The Rangers youth coach, who also coaches the Scotland team along with former Scotland midfielder Archie Gemmill, said: "I'm really disappointed for guys like Ferry, Grant and Greg Cameron, who played a massive part in getting us this far. But you always know that there will be changes, and there are a number of players who would have forced their way in regardless. That's certainly the case with someone like Ross Campbell, who came in for two matches and scored four goals. The Hibs lads have come on in leaps and bounds this season. You look at the likes of Ross, Kevin McCann and Lewis Stevenson, who weren't even in the running to play in Poland, but who've now made it so difficult now for us to leave them out. It's a great credit to Hibs and a real feather in their cap that they're providing us with such a large group of players. With the form that these lads have been showing, they'll definitely have a big influence on how we get on in Canada."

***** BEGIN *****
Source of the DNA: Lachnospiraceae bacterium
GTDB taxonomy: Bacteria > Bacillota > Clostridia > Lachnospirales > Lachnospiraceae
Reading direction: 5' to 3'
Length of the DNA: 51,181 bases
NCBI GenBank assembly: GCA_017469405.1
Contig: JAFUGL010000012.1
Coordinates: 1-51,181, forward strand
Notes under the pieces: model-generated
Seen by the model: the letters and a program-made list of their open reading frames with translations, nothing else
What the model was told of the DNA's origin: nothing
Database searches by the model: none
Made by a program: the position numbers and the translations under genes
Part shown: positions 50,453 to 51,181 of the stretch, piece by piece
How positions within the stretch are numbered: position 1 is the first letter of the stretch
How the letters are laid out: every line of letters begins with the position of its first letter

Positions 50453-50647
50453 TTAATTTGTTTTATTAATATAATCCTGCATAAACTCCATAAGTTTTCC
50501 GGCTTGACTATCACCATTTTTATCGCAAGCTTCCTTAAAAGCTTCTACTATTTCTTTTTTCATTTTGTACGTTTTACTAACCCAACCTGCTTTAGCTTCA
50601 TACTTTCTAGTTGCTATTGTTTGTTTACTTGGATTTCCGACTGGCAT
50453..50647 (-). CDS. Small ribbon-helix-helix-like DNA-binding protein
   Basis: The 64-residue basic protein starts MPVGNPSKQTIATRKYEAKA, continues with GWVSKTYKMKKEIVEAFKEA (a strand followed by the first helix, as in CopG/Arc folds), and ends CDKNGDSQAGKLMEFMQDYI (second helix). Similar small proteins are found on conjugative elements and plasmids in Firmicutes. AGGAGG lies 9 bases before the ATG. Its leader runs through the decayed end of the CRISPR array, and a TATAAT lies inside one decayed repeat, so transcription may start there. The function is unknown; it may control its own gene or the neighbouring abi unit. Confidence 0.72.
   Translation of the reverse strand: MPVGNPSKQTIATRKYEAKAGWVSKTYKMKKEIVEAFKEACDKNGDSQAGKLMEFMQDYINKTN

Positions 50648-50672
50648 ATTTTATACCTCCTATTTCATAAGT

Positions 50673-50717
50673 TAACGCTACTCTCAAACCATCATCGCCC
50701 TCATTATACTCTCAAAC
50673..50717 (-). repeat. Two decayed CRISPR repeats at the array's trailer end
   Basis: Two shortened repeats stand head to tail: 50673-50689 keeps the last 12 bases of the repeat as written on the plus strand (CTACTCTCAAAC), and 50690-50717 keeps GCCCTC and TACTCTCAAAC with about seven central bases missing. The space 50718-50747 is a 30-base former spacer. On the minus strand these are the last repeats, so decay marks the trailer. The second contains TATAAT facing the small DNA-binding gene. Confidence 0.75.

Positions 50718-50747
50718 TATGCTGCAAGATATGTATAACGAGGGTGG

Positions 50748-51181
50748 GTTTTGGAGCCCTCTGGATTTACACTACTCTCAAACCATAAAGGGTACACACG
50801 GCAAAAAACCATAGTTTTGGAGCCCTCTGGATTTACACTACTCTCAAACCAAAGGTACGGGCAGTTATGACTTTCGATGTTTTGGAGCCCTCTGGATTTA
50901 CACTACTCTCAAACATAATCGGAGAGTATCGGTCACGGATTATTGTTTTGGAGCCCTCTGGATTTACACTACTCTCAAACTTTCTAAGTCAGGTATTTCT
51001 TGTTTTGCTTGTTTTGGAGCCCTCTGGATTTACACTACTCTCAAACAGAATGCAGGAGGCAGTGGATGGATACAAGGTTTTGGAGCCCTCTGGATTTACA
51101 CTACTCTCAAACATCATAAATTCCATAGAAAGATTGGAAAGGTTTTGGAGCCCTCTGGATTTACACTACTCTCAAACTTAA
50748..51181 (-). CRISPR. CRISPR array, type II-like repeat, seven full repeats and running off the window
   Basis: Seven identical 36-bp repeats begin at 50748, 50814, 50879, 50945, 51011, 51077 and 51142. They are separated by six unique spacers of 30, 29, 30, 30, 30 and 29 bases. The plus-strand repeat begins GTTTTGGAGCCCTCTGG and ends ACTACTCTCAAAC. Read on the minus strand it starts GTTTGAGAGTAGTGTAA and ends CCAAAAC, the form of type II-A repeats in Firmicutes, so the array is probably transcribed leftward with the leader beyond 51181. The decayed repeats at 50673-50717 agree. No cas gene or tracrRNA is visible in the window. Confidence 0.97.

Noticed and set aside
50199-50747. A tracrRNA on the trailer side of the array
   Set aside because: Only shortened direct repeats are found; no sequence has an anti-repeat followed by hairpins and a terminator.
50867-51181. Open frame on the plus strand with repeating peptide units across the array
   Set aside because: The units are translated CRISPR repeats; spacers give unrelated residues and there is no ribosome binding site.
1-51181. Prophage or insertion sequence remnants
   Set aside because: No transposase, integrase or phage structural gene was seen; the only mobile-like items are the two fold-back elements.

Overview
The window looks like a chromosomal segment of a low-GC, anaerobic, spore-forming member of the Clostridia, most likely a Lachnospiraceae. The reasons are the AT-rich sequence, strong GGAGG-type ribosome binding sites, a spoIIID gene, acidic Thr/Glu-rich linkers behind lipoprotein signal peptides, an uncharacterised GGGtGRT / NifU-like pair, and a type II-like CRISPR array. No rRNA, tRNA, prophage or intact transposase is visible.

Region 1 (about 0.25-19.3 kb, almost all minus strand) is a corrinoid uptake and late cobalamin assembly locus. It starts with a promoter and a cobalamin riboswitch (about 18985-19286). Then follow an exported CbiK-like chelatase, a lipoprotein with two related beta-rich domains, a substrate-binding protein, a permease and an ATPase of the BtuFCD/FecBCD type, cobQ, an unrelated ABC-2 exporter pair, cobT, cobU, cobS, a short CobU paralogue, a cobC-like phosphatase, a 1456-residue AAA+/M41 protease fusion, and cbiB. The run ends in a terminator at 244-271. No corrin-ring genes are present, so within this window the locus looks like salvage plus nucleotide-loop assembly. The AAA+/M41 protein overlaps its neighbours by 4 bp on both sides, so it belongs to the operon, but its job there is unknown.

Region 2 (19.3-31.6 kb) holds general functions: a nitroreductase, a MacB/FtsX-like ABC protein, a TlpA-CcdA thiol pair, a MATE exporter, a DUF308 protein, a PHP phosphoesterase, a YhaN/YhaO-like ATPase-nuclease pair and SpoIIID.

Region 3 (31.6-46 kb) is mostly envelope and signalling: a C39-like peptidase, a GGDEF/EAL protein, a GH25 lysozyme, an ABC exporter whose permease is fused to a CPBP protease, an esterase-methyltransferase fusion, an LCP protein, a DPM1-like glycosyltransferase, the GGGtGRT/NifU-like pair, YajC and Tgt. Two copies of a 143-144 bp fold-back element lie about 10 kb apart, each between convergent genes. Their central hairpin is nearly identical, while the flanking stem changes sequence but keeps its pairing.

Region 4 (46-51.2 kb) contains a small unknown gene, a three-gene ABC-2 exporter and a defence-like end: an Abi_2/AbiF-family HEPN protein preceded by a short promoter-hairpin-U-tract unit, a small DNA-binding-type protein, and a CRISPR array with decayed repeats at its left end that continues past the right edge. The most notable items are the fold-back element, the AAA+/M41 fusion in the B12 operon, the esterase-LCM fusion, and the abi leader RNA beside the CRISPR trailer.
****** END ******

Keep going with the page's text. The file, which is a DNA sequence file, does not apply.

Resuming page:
Striker Campbell believes what he has learnt at Easter Road will stand him and his team-mates in good stead for the Canada tournament, if selected. The young striker said: "Our passing game is definitely going to surprise a lot of people. At Hibs, we're just not allowed to play long balls - it's all short, sharp passes - and it's the same here with Scotland. Here, it's all pass-and-move, possession football, probing for an opening, and maybe that will go against some people's expectations." Midfielder Lynch feels the Hibs policy of putting youngsters in the first team early has given them a head start on players from rival clubs. He said: "The fact that we're all here is a tribute to what Hibs are doing in terms of bringing young players through the ranks rather than spending lots of money on foreign players. The club's very good for introducing the young lads to first-team training at a very early age, so it means you develop a lot more quickly. I think we've certainly gone from boys to men a lot faster than we would have at some other clubs."